When I was young, my favorite summer days were those when cloudless Southern California skies promised idle afternoons baking my body at our local beaches. It wasn’t until I was older—after inflicting untold damage to my skin—that I started to truly appreciate clouds. Not only do they provide a respite from the heat and help block harmful UV rays, but they can make the sky so much more interesting to photograph.
Although one of my favorite things to photograph is the contrast of colors and shapes against a bright blue – and cloudless – sky…
… I am more often drawn to the interesting shapes and colors that clouds add to the image. Below is the same image with clouds (the original) and without (edited). I think the clouds add interest to the image, but you may prefer a clear sky. Many photo editing tools allow the original sky to be swapped for another so, even if Mother Nature offers one sky, you can choose something else.
Sometimes cloud formations are so beautiful, they are the focus and there is little need to include much else in the image.
Have you ever seen clouds that are so perfectly situated in the sky, it’s almost if they were painted in that way?
Clouds can also add interest to black and white landscape photographs. Without the puffy white clouds, the sky in both of these photos would have been dark gray and black and, I think, less interesting.
And, as any connoisseur of sunsets will agree, clouds – or the lack thereof – can make or break a spectacular display. After some practice, you can start to guess whether you should have your camera ready or not before the sun drops below the horizon.
This week’s theme for Terri Webster Schrandt’s Sunday Stills photo challenge is Clouds and Fog. See Terri’s photographs on her blog, Second Wind Leisure.
I have been enjoying the photos many bloggers have posted of their gorgeous autumn foliage. The rich reds, oranges, and yellows are truly spectacular and make me wish we had the same seasonal brilliance where we live. Except for a few liquid ambers dotting our neighborhood, our temperatures don’t get cold enough for most of the trees that produce the glorious fall displays.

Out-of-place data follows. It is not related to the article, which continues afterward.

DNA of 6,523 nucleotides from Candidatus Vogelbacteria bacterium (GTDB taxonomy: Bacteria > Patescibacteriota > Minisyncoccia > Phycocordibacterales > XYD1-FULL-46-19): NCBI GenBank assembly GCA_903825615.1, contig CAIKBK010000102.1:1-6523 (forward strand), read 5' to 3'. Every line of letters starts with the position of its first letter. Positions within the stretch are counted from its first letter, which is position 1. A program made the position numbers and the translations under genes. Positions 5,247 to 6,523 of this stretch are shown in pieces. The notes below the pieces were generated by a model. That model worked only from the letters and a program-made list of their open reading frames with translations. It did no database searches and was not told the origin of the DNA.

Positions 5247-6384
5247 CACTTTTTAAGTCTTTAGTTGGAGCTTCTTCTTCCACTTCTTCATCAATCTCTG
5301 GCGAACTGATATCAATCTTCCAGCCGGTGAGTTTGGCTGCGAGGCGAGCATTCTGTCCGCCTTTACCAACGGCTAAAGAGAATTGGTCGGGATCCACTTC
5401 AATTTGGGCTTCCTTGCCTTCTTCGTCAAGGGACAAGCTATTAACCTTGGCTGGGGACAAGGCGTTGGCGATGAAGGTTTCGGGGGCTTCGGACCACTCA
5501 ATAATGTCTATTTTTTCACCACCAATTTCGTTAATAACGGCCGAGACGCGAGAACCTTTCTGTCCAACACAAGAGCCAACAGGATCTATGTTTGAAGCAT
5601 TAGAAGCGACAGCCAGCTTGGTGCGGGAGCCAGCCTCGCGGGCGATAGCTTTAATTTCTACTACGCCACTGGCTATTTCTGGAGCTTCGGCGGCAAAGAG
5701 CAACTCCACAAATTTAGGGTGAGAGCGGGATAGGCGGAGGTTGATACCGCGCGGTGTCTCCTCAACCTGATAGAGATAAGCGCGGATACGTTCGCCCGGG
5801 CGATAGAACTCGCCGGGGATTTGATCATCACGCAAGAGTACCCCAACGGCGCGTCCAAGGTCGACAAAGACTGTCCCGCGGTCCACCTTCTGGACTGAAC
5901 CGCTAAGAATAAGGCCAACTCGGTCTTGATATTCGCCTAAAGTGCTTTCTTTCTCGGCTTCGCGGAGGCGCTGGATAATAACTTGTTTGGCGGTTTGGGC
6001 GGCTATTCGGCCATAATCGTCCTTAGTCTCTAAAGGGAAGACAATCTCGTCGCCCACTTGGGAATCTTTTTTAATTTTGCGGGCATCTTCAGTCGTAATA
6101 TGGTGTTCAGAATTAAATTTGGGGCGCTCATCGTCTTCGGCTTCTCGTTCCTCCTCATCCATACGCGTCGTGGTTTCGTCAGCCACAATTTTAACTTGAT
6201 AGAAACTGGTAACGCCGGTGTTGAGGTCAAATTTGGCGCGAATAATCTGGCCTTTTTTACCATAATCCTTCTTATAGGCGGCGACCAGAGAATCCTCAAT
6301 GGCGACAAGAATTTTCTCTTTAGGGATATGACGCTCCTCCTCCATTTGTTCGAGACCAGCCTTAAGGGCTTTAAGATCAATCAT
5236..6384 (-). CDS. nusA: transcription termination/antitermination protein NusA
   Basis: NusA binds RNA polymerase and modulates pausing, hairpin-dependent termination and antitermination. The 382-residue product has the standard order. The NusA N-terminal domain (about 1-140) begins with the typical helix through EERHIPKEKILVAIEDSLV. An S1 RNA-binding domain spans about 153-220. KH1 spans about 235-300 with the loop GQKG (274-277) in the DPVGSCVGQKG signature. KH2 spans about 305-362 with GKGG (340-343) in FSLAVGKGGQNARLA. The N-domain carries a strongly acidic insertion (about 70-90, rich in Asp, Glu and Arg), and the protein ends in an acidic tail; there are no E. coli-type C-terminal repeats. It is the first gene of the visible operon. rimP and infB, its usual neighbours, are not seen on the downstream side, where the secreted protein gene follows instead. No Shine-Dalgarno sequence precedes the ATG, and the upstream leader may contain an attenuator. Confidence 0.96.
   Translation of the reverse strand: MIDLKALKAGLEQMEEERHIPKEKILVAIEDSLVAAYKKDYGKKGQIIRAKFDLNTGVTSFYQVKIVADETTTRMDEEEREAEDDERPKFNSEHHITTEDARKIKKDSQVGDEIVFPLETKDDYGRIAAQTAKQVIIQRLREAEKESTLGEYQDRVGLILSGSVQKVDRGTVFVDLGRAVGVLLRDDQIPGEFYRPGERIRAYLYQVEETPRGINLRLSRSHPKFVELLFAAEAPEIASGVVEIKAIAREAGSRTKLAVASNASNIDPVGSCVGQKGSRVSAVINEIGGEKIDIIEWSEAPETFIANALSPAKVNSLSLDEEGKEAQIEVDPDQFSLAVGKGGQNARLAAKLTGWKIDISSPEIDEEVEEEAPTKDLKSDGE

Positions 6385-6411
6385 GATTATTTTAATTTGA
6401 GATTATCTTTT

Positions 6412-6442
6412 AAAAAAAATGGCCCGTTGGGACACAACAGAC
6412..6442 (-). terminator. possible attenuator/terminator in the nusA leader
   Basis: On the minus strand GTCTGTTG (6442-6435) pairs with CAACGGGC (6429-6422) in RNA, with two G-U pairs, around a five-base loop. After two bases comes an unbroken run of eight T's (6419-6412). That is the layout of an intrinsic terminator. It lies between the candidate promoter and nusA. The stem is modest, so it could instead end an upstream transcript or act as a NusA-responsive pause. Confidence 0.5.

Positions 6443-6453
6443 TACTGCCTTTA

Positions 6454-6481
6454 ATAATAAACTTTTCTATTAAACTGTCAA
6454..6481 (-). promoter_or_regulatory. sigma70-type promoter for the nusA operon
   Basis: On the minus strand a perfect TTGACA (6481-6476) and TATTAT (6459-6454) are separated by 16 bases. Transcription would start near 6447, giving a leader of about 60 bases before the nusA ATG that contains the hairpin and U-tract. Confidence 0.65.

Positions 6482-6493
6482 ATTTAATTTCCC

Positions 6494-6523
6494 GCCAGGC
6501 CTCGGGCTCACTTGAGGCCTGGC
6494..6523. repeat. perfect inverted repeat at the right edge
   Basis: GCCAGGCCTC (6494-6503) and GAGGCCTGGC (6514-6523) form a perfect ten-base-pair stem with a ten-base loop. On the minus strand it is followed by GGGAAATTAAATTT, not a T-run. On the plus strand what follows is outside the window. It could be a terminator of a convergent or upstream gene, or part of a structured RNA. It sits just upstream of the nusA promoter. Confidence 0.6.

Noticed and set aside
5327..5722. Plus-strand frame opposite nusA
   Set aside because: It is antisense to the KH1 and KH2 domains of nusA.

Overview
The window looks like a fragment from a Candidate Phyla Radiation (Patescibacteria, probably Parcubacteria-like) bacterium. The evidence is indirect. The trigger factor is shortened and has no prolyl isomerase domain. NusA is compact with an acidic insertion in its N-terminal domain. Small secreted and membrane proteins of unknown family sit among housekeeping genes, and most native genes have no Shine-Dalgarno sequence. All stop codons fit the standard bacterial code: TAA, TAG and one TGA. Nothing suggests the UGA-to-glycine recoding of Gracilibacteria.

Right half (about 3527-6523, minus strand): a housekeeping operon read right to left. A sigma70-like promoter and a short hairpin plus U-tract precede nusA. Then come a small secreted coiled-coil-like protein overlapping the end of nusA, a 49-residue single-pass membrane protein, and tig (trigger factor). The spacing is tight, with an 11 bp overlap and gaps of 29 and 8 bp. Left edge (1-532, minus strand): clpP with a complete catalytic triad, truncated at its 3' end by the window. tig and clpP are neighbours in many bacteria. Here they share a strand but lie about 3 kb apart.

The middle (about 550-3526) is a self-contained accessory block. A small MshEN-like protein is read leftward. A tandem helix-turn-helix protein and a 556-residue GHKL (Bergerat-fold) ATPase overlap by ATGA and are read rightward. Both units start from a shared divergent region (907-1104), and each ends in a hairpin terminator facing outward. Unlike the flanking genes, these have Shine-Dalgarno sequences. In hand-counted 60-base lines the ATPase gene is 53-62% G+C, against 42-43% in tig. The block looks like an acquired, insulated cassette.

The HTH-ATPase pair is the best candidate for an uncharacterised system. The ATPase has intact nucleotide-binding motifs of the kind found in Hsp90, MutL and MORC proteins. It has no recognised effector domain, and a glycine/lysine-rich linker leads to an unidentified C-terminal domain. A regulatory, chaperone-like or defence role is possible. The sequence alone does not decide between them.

Fortunately for us, even though we don’t have the blazing foliage colors enjoyed in colder climates, nature paints her brilliant fall hues on a different canvas. Rather than the reds, oranges, and yellows appearing in the trees, these colors are splashed across the sky.
There is, of course, a scientific reason why fall and winter sunrises and sunsets are so spectacular. As the days grow shorter, the angle of the sun is lower which means that the sunlight takes a longer path through the atmosphere. Since blue light has a shorter wavelength, it gets scattered by air molecules. Colors with longer wavelengths, such as reds and oranges, become more pronounced as they pass through the atmosphere.
Clouds also add to the beauty of sunrises and sunsets because they catch the red-orange rays of the sun and help reflect the colors. Cirrus and altocumulus clouds are especially conducive to spectacular displays because they are high enough not to be impacted by the dust and haze in the atmosphere.
But, enough science…
Fall’s colors are magnificent no matter how they are made or what canvas they appear on. Each time I am treated to the beauty of a dazzling sunrise or a vivid sunset, I am so grateful to be a witness to nature’s artistry. Because, to quote the great Dr. Seuss, “when you stop and look around, this life is pretty amazing”.